On the subject of fools and flatterers–I’m guessing Ned puts Petyr in the former, but I wonder if that’s true. I suspect it’s not. Though I’m not sure, then, who would be. Not Renly, not the spymaster, so that really only leaves Maester Pycelle and his marvelous pimp chains. Conspicuous consumption…any man has to wear his badge of office that boldly is overcompensating for not really having the knowledge his credentials imply he should. I bet he’s like an Ivy League equivalent, from the “you’re so smart and privileged we don’t need to bother giving you grades” school of maestrodom.

One final bit from this scene with the council–Varys’s comment about Joffrey. “I was grievous sad to hear about your troubled on the kings road. We have all been visiting the sept to light candles for Prince Joffrey.” As if no one else had been hurt in that encounter, as if no one had been hurt worse in that encounter, as if Ned’s first concern would be–or should be–the prince and not his own daughters. It felt like an intentional jab to remind Ned how little his daughters are worth at court.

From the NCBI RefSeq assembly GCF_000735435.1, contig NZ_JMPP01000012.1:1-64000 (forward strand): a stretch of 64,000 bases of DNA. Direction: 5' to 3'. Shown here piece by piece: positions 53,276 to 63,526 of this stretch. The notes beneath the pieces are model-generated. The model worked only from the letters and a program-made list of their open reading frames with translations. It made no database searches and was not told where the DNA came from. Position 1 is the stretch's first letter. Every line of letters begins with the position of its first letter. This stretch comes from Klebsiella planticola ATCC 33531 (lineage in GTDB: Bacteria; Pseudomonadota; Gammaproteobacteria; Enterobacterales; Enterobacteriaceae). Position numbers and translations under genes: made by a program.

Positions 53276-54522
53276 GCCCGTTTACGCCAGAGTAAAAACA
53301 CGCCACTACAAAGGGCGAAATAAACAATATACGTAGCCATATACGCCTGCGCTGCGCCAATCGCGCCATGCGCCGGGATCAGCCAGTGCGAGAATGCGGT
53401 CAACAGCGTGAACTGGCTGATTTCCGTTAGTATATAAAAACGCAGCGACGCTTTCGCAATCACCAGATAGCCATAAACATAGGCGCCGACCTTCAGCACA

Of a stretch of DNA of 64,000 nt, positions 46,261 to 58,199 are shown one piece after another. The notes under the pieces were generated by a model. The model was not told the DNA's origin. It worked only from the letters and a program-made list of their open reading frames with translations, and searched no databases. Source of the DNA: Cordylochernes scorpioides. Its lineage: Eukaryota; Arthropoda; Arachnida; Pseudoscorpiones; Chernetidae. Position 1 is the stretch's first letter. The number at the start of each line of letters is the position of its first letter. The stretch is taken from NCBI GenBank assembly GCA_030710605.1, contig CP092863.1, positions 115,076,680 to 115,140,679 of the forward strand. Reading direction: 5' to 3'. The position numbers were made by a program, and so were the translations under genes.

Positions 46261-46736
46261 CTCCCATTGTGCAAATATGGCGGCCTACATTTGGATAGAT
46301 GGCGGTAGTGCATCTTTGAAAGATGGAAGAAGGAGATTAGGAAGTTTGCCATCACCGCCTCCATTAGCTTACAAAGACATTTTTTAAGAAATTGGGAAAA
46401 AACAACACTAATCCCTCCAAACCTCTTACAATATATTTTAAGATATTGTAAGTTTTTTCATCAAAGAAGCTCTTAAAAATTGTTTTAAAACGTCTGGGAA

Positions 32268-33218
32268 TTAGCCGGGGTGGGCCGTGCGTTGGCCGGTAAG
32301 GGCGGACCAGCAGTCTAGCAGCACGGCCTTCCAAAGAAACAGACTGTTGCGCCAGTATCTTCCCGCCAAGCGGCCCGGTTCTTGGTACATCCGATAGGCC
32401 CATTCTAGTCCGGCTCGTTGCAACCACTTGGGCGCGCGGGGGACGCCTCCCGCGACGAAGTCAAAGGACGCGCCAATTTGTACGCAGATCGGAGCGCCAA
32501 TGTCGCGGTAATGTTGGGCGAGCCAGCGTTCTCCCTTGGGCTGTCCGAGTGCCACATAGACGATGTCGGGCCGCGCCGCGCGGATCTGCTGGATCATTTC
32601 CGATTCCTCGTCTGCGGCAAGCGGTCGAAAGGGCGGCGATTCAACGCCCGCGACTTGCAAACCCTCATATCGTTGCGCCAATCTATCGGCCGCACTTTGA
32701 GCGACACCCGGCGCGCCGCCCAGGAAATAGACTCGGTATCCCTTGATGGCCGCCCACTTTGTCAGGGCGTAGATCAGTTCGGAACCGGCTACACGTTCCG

We get a quick update on the girls, that Ned had kept them away from the royals for the rest of the journey (I wrote over this entire paragraph simply, “GOOD”) and that they are both still upset by what had happened. Sansa blames Arya and cries herself to sleep at night, Arya was devastated by hearing that Micah was murdered and has completely withdrawn into herself, and they are both miserable. And their misery means that Ned is pretty much done with being Robert’s friend. Truth. I wonder if this is why Robert has withdrawn to the wheelhouse to spend the rest of the journey drunk, or if it was merely his public humiliation at the hands of squabbling children and a sadistic wife?

As for Ned…that frozen hell he dreams of–is it with longing, that most people would consider Winterfell a kind of hell hence why it’s reserved for Starks, the only people who can love it, or is it a literal hell because he is also so miserable? Deliberate ambiguity, I’m sure.